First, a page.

Just finished watching a YouTube video where a dealer built a New Classic system. It was a case study in how to NOT set up a Naim system. Backwards cables and the use of a power conditioner were just a few highlights of this video.
It begs me to wonder, what happened to Naim’s extensive dealer training? When I got into Naim in the 1990’s the dealer staff were highly trained in all of the nuances of setting up a system, some even traveled to Salisbury for additional training. They were experts and understood set-up was key to getting the most from a system.
The New Classic products are fantastic, but I am alarmed by dealers not equipped with the even the most basic understanding of setup, like cable direction. I guess anything goes now.
Jason and Mark fly to dealers for training (after the Bristol show Mark was flying somewhere don’t remember where he said). Also the not so new dem room is dubbed the training room. So dealers come to Salisbury. When I was in the factory there was a weekly influx of dealers for training with Mark/Jason/Mike.
I guess 2020 like many things put a stop to that kind of thing but it’s definitely back up and running now.
Over the years of buying Naim, I felt as if I was training the dealer. I think in general here in States, it has always been somewhat of an issue, as Naim in general, wasn’t their “main” line, so many details unfortunately went by the wayside somewhat. Not an excuse of course, as any dealer should know their equipment regardless of make.
Of course there are, and was some really good dealers who obviously knew what was what with Naim systems, Promusica in Chicago, Tyler of Next Level AV, etc. It saddens me somewhat as to what used to be a very good service in NANA, and now, a lot is left to be desired here in the US.
Agreed. NANA (Naim Audio North America) was a great organization. They knew the brand and had the best customer service. Really a loss for Naim and the customers they took great care of. It’s never been the same since.
Naim in North America has been a mixed bag for me in recent years. My dealer is great and I have a good 30-yr relationship with them, but they are not a full service Naim dealer, and I don’t blame them for that. When I buy Naim gear I set it up myself. I know more about how to do that.
Dealing with Focal-Naim in North America has been a mixed bag. When the stupid collars broke on my HiLine they fixed it free of charge. That was a great experience. OTOH: when I wanted to audition a Superline it was like pulling teeth. They were completely unwilling to provide my dealer a unit for me unless the dealer bought it first, and there is literally almost no market for them here. I had to get Naim UK involved (with Richards’s help) before I was able to audition one, and I ended up getting scolded for my complaining about the whole experience in a FB private message with the [now ex-] Naim rep. That was a horrible experience, but I ended up buying the Superline, as well as a used SCDR with the requisite Burndy and a HiLine. Focal-Naim N.A. take note. Don’t treat your customers like crap. There are great alternatives.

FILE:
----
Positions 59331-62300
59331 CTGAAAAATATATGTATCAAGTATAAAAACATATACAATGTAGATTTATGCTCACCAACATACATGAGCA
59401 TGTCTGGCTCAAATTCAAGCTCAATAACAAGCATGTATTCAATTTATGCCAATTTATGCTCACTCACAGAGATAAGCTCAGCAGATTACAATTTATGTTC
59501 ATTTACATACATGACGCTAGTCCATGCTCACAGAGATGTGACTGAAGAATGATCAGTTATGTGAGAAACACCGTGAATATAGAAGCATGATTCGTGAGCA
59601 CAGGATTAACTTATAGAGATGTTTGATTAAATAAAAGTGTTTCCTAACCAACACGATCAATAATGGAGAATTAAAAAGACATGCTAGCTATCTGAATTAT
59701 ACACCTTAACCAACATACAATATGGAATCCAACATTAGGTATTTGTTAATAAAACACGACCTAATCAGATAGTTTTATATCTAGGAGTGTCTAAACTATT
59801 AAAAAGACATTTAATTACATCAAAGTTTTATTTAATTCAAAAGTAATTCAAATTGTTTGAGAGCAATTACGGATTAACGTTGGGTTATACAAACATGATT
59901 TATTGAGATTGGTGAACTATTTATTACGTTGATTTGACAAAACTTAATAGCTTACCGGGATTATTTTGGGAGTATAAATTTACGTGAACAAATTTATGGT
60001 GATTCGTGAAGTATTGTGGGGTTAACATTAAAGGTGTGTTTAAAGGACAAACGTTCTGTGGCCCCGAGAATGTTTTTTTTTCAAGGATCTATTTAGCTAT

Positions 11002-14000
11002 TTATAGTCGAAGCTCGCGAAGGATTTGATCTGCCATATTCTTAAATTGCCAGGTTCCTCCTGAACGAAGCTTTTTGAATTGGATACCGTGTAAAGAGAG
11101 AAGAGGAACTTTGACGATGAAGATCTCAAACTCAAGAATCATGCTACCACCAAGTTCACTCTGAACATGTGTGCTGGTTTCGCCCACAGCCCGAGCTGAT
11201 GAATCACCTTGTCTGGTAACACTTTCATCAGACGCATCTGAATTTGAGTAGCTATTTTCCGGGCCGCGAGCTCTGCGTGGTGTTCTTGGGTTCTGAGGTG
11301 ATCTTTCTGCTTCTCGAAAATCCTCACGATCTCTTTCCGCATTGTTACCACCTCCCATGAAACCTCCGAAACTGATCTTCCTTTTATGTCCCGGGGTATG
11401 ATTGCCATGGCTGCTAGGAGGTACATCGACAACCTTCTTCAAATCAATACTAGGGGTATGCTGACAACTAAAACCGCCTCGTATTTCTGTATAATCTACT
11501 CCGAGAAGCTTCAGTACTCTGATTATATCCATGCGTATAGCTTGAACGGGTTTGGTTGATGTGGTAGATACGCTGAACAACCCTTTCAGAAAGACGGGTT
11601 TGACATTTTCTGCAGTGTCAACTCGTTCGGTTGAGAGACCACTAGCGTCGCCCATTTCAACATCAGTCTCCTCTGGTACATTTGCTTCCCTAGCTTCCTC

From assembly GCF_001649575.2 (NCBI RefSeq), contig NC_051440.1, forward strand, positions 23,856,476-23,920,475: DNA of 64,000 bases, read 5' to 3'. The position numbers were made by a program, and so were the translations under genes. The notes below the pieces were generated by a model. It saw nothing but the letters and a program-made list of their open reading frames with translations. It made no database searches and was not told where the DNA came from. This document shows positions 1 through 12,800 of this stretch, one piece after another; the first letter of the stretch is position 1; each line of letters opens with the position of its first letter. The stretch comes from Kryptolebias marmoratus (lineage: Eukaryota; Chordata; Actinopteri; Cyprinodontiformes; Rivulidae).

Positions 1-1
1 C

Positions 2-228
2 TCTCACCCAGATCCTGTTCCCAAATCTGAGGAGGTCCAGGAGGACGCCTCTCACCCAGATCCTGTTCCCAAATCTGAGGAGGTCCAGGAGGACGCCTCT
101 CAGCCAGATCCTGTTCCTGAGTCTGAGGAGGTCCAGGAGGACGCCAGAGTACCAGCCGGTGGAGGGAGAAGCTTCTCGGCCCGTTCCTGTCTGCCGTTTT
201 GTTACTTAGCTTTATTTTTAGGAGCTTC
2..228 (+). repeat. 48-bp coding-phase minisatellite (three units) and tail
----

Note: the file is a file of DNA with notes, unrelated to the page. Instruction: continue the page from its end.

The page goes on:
To be fair, that video shows general lack of hifi set up experience in general, not Naim specific training lack. I imagine that a lot of people, not just Naim users, see it and think, “Dear oh dear me. What a plonker.”
Let’s face it. For the most part here in the states we’re on our own with Naim. Unless we’re in a major market (NYC, Chicago, etc) we’re mostly on our own. My dealer is great to me and means well, but Naim just isn’t their focus, and that’s as much or more Naim’s fault as anyone.
Sure, but if you search out the first video mentioned, cable directionality, not stacking gear, demoing gear as-is (not adding a fancy mains conditioner for $?k from the get go), is just basic run of the mill hifi 101.
A lot of dealers in a lot of countries just don’t know anything.
The slippery slope here though is relationship. If the dealer is knowledgeable and trustworthy, I’ll go to them and pay full price. If my only dealer was the person in the video, I’d shop online based on who had the best discount. That’s not where any hifi manufacturer really wants to be.